An activist lawyer with close ties to a jailed Chinese dissident is missing, a rights group said Friday.
Teng Biao did not return home from his Beijing office on Thursday, despite telling his wife he would be back around 8:30 p.m., the Hong Kong-based China Human Rights Lawyers Concern Group said on its Web site.
Teng’s wife, Wang Ling, said she heard someone yelling downstairs around the time her husband was supposed to come home, according to the group. People in the street below said they had seen a man being dragged into a black car, which then drove away, it said.
It was not immediately clear if the man taken away was Teng or why he would disappear. But it is common for activists to be taken away without warning by state security agents who drive unmarked cars.
Teng’s cell phone was turned off Friday and police at the station which oversees his district said they had not heard about his disappearance. The Beijing public security bureau refused to answer questions over the telephone and did not immediately respond to a faxed request asking for details.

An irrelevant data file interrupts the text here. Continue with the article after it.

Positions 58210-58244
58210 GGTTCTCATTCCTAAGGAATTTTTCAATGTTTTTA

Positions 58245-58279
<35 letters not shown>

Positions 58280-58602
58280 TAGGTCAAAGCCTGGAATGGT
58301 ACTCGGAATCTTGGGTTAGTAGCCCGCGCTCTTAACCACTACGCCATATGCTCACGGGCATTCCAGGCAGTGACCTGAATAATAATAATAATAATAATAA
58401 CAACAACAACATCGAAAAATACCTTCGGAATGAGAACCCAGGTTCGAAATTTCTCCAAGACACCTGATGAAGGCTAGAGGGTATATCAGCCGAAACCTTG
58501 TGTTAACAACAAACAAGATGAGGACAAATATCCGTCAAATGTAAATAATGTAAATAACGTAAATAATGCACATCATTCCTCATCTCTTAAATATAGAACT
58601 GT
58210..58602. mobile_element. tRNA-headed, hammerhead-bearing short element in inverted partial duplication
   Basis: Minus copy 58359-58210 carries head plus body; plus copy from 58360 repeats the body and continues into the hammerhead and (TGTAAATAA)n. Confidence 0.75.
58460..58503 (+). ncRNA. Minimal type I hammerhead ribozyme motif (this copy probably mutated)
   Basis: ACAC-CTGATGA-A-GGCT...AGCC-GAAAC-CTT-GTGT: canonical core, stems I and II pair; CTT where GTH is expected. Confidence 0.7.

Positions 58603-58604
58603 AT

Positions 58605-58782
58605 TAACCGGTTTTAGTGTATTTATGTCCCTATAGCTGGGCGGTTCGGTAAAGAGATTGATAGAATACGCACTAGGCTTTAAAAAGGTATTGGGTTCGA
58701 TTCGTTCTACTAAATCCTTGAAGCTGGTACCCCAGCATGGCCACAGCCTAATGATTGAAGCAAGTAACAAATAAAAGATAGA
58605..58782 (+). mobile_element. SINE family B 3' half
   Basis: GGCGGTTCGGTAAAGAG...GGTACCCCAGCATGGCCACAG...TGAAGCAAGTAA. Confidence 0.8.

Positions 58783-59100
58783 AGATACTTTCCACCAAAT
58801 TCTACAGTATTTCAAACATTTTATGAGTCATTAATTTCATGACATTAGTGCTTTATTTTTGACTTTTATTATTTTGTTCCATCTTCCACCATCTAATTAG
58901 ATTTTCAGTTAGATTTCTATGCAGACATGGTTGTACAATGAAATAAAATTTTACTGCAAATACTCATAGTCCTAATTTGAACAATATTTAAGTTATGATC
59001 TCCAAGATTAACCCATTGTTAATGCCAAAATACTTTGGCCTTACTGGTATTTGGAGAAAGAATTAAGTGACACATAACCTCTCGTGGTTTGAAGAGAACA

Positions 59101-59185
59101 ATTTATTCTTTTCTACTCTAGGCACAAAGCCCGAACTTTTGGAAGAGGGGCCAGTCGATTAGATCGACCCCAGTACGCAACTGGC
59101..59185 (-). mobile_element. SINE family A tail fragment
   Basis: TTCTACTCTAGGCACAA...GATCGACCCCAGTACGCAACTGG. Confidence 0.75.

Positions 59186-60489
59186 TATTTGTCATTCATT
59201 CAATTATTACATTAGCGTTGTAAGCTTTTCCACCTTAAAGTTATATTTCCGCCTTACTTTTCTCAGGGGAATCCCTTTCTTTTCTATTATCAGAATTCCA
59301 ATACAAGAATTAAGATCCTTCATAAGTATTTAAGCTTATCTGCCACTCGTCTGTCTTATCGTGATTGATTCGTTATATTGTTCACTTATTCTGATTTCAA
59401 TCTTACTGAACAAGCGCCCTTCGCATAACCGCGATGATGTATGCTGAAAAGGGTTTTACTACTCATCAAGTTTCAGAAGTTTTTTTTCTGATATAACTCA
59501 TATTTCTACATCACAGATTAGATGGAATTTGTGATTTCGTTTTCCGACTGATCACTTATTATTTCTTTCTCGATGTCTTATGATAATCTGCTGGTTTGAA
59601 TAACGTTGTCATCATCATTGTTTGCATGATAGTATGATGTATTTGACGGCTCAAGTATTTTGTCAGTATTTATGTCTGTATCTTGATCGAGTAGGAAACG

Teng, 34, is a close friend of Hu Jia, a vocal civil rights activist who has been charged with the vague crime of inciting subversion of state power. Hu was taken without explanation from his home by agents on Dec. 27 after being confined there for more than 200 days.
Hu, 34, started out as an activist on environmental issues and for people with AIDS. He later became a one-man clearing house for human rights issues, often chronicling the plight of other dissidents. Hu and his wife clashed repeatedly with police and state security agents, who put him under constant surveillance and confined them to their home.
Authorities have offered no evidence to back up the subversion charge. The nebulous accusation is often used by Beijing to imprison activists, sometimes for years.
Hu had participated via Webcam in a Nov. 26 European Parliament hearing, when he reportedly said it was “ironic that one of the people in charge of organizing the Olympic Games is the head of the Bureau of Public Security, which is responsible for so many human rights violations.”
China’s communist leaders have invested massive national prestige in the Olympics and are extremely sensitive to any criticism that might tarnish the Games.
Teng, a part-time lawyer and a lecturer at the China University of Political Science and Law, has been outspoken in his admiration and support for Hu, who he met about two years ago while working on human rights cases.
“Hu Jia is the bravest among the activists I know because he never avoids any human rights issue,” Teng said in an interview with The Associated Press in January.